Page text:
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    • "For example, Silva et al., 2010 analyzed transcription across the entire genome in both normal human bronchial epithelial cells (NHBE) and NHBE cells exposed to the tobacco carcinogen 4-(methylnitrosamino)-1-(3- pyridyl)-1-butanone (NNK). Twelve long stress-induced noncoding transcripts (LSINCTs) were identified (Silva et al., 2010). We then examined, for the first time, the lncRNA expression profiles in 16HBE-T cells and found that a small number of lncRNAs were abnormally expressed, with changes greater than 2.0-fold. "
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    ABSTRACT: Lung cancer is the leading cause of cancer deaths and remains an important public health problem worldwide. Long noncoding RNAs (lncRNAs) are newly identified regulators of tumorigenesis and tumor progression. However, the role of lncRNAs in lung cancer induced by environmental carcinogens remains largely unknown. In this study, an lncRNA microarray was used to compare the expression profiles of malignantly transformed 16HBE cells (16HBE-T) induced with anti-benzo[a]pyrene-trans-7,8-diol-9,10-epoxide (anti-BPDE) and normal 16HBE cells (16HBE-N). Using quantitative real-time reverse transcription-polymerase chain reaction (qRT-PCR), lncRNA AF118081 was identified as the most significantly overexpressed lncRNA in 16HBE-T cells, lung cancer cells, and patient samples. Cell proliferation, colony formation, apoptosis, migration, and invasion were assayed in 16HBE-T cells following the knockdown of lncRNA AF118081 with small interfering RNA. AF118081 knockdown inhibited cell growth and tumor invasion. An in vivo (nude mouse) model was then used to assay tumor growth, and the downregulation of AF118081 clearly suppressed tumor growth, consistent with the results of the in vitro assays. Together, these findings identify a new oncogenic lncRNA, lncRNA AF118081, in malignantly transformed 16HBE cells. This enhances our understanding of lncRNAs as important regulatory elements in chemical carcinogenesis and potential targets of lung cancer therapies.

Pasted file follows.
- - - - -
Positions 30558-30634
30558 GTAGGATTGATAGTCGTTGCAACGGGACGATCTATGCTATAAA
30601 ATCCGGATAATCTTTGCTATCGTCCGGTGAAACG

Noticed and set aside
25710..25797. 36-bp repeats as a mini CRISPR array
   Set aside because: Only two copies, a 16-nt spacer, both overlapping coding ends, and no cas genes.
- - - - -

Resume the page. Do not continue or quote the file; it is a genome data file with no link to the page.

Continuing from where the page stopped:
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    • "lncRNAs are dysregulated in a number of human diseases, including several cancers and neurological disorders and show tissue-specific expression [36]. Several lncRNA have increased expression in a number of cancer cells [37]. Genotoxic stress-inducible nuclear lncRNA have been identified [38]. "